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So, I read Everless in 2017 and I never reviewed it… until now.

I really loved Everless – it’s set in a world where time is currency, and the poorer folk in this kingdom pay with their blood… literally. They go and have their blood drained and turned into coin. It’s a really interesting concept that I enjoyed a lot. (Does that sound creepy?)

Jules and her father fled from the nearby aristocratic estate (Everless) years ago, but she finds herself back there again after taking a job there to earn some money, to help her dying father. Everless is full of royalty, court drama, mystery, intrigue, secrets and magic.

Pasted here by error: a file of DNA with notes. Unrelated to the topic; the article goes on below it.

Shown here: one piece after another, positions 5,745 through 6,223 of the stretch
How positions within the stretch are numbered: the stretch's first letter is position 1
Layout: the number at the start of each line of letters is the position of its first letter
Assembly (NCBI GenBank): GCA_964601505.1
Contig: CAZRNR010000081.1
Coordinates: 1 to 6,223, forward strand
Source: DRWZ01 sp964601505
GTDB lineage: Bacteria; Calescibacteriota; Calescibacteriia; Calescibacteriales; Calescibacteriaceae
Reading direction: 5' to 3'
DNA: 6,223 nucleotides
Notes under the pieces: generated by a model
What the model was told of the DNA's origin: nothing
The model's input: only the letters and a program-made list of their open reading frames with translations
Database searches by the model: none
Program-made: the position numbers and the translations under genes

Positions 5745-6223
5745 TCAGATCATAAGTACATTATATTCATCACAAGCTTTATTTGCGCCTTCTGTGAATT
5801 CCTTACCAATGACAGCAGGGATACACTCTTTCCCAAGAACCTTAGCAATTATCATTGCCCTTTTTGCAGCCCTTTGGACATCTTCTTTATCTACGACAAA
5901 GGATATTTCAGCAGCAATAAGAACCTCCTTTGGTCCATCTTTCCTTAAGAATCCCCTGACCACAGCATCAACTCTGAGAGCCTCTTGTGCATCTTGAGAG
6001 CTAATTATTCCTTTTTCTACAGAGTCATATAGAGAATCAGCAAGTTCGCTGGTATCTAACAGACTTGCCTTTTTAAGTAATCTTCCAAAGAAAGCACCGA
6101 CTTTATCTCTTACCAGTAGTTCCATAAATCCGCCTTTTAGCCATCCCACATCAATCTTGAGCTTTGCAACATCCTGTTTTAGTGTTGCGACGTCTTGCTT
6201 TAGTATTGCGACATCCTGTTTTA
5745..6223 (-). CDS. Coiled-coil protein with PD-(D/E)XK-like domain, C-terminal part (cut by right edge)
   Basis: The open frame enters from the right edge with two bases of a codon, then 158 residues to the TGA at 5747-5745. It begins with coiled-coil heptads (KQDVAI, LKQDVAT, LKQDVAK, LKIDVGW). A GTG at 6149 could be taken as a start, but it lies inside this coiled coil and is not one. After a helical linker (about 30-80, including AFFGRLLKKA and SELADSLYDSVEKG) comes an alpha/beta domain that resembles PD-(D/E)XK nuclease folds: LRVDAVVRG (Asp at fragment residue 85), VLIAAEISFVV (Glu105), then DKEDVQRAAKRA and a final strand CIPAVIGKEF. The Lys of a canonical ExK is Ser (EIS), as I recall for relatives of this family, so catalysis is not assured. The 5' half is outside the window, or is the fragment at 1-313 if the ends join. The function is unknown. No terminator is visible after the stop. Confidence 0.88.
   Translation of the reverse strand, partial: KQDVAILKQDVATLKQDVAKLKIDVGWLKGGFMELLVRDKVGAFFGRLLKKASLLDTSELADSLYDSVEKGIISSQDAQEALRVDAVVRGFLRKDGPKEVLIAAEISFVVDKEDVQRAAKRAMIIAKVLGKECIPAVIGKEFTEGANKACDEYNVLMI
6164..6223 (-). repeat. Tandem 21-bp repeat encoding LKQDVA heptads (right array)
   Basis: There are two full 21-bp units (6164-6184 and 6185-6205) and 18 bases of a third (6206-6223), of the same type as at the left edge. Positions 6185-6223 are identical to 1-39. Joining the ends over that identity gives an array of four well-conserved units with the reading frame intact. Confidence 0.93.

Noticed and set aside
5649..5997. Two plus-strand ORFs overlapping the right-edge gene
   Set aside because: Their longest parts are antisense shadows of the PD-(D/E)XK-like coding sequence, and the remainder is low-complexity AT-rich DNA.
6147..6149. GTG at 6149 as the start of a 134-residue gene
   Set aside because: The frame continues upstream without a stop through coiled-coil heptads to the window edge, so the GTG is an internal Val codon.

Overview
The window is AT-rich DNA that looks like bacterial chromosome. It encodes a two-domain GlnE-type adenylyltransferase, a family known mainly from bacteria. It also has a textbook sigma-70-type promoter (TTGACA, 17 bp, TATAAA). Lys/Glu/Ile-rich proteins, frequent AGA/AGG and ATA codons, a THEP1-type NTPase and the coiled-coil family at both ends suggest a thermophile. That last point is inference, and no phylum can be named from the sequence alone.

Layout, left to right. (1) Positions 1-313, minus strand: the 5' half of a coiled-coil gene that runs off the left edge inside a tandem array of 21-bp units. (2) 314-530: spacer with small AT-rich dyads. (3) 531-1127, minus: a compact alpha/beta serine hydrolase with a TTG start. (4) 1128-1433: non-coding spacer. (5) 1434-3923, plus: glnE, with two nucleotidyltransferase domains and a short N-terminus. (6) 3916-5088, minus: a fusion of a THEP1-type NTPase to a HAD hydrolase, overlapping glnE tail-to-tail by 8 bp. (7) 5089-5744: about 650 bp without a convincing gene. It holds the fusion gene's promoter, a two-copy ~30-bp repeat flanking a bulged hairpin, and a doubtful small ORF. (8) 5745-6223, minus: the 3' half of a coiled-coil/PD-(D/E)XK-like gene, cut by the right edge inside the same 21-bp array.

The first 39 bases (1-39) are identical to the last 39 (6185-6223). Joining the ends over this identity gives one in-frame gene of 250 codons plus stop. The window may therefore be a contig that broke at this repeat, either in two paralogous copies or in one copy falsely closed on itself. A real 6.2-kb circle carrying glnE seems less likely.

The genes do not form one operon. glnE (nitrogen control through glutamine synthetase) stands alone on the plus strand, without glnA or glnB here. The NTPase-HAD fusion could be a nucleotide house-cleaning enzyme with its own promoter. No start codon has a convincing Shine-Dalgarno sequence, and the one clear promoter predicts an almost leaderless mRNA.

When you’ve read as much YA fantasy I have, it’s sometimes easy to predict how the story is going to play out – but Everless is full of twists and turns and surprises, and I really loved the world-building. Put simply, Everless was a joy to read.

I’m really looking forward to the next book in this series (at least I think it will be a series?) and if you’re looking for some fun fairytale fantasy, give this one a go.

annalsie